Warren Beatty is flirting again -- this time with politics. He recently addressed a convention of nurses. In the spring, it was college students. His target: California Gov. Arnold Schwarzenegger (R).
In other times, this joust -- between Bulworth and the Terminator -- could be written off as just two aging Hollywood titans sparring over social policy. But as California moves toward an election year, Democrats are buzzing about Beatty's broadsides because their party has yet to find an exciting, recognizable candidate to challenge Schwarzenegger in November 2006. Polls show the governor lagging with an approval rating a little over 30 percent. But neither of the two declared Democrats, state Controller Steve Westly and Treasurer Phil Angelides, has electrified the electorate.
The Democratic Party's problems here mirror its troubles nationwide, said Dick Rosengarten, co-publisher of California Political Week, a nonpartisan newsletter.
"Could Phil Angelides or Steve Westly have gotten that same kind of coverage making the same speech?" he asked about Beatty's address last Thursday in Oakland. "The answer is, hell, no. The one thing they lack is charisma."
In his speech to the California Nurses Association, Beatty accused Schwarzenegger of governing "by show, by spin, by cosmetics, and photo ops, fake events, fake issues and fake crowds and backdrops." The crowd of 500 union delegates interrupted him throughout, chanting "Run, Warren, Run" as Beatty peppered his remarks with gags about nurses, enemas and Schwarzenegger's physique. As if the evening didn't already have enough star power, Beatty's wife, Annette Bening, joined him, as did actor and director Sean Penn.
The nurses union has been at the forefront of a boisterous anti-Schwarzenegger campaign after the governor declared open season on all public employee unions because of their influence over the Democratic-controlled legislature and their aversion to changing their pensions. Nurses hound him. On Tuesday, the organization posted an eBay sales page offering Schwarzenegger for "sale," saying it gave "regular people the chance to compete with wealthy individuals and big corporations to own the world's best known celebrity politician."
Schwarzenegger told the Associated Press he thought Beatty, 68, was "silly" and suggested the actor was jealous.
"We don't care that much about Warren Beatty," said Schwarzenegger spokeswoman Margita Thompson, "and based on his ticket sales from the past generation, I doubt anyone else does either." Ron Stutzman, Schwarzenegger's communications director, has called Beatty a "crackpot." A Field Poll in June showed that 24 percent of California voters backed a Beatty candidacy, while 53 percent were opposed and 23 percent had no opinion.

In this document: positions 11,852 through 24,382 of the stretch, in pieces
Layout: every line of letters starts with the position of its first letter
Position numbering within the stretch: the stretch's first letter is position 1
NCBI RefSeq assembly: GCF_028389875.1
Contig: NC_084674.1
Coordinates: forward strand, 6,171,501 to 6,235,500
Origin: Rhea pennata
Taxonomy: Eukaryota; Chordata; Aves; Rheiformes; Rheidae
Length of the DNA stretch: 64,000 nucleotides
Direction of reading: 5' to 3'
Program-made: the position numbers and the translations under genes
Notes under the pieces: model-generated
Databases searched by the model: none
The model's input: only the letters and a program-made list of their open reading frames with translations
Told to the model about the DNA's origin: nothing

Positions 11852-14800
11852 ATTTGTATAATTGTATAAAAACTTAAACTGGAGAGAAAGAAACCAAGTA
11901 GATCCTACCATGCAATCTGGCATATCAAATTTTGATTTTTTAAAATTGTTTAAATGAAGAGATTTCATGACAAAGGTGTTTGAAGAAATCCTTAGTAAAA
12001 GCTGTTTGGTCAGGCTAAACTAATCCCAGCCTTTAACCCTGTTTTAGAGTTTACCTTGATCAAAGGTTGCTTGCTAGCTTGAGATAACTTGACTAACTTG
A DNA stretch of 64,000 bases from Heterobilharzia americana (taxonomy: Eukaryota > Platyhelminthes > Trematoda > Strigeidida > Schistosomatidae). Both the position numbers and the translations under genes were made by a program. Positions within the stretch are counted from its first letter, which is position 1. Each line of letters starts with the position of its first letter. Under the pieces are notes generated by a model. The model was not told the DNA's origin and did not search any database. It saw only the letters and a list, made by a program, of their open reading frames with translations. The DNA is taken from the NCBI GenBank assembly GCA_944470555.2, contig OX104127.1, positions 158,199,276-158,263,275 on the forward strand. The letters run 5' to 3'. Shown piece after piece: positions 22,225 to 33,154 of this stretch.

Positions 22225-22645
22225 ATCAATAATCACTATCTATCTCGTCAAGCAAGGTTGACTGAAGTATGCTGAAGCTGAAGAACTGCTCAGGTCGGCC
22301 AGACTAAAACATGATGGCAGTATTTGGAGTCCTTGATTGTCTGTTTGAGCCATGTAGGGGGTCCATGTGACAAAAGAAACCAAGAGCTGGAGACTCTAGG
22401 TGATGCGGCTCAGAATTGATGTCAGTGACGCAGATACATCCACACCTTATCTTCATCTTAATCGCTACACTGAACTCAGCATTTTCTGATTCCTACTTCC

Beatty used most of his address to lambaste the GOP governor's ballot initiatives in the Nov. 8 special election. Schwarzenegger is backing measures to limit the power of the Democrat-controlled legislature and politicking by powerful public employee unions. Beatty labeled as "fascist" one measure that would give the governor the power to slash the budget without the approval of the legislature.
At the end of his speech, Beatty was coy when asked if he was planning to challenge the governor.
"I don't want to run for governor. But I don't think anyone should put public service out the question, because that's not what a good citizen does. I think people have an obligation to say that they think," he told San Francisco 's KGO-TV.
Peter Bart, the editor in chief of Variety, said there was "something delicious about Warren Beatty, a well-known womanizer, making his debut in front of a bunch of nurses."
But he did not appear bullish about the potential of a Beatty candidacy. For one, Bart said, Beatty is famous among Hollywood's cognoscenti for not being able to make up his mind. "He is very canny and very cautious and famous for circling around movie projects endlessly," Bart said. "He's not one of the more productive people." Beatty is also an avowed liberal with a problematic past -- think "Reds" (an ode to an American communist) meets "Bulworth" (about a suicidal politician) with a dollop of "Shampoo" (about a promiscuous hairdresser).
Another name wafting through Hollywood's ether is that of actor-director Rob Reiner.
Reiner is no political lightweight. In 1998, he masterminded a ballot initiative that raised cigarette taxes by 50 cents a pack to fund a $1-billion-a-year early childhood development program in the state. But, like Beatty, Reiner's past may also be his weakness. Despite a sterling career as a director ("When Harry Met Sally" and "This Is Spinal Tap"), he just can't quite shed his TV role as Meathead -- the goofy antiwar grad student in television's "All in the Family." In a February poll, California Democrats showed more support for Reiner than Westly or Angelides.
"The broader question," Bart asked, "is this: Is being a good movie star good preparation for politics?" Everyone points to Ronald Reagan, but his political involvement, union work and association with General Electric Co. gave him added experience.
Assemblyman Mark Leno, the Democrat who sponsored a bill allowing same-sex marriages that Schwarzenegger vetoed, thinks Schwarzenegger's administration has ended, for now, the dream that actors can do it better.
"From the media perspective, the idea of star versus star is very exciting," he said. "But it's possible that what Californians have learned through this failed Schwarzenegger experiment is that to run the sixth-largest economy in the world, and a nation-state of 36 million people, star quality alone does not fit the job description."
Leno has endorsed Treasurer Angelides.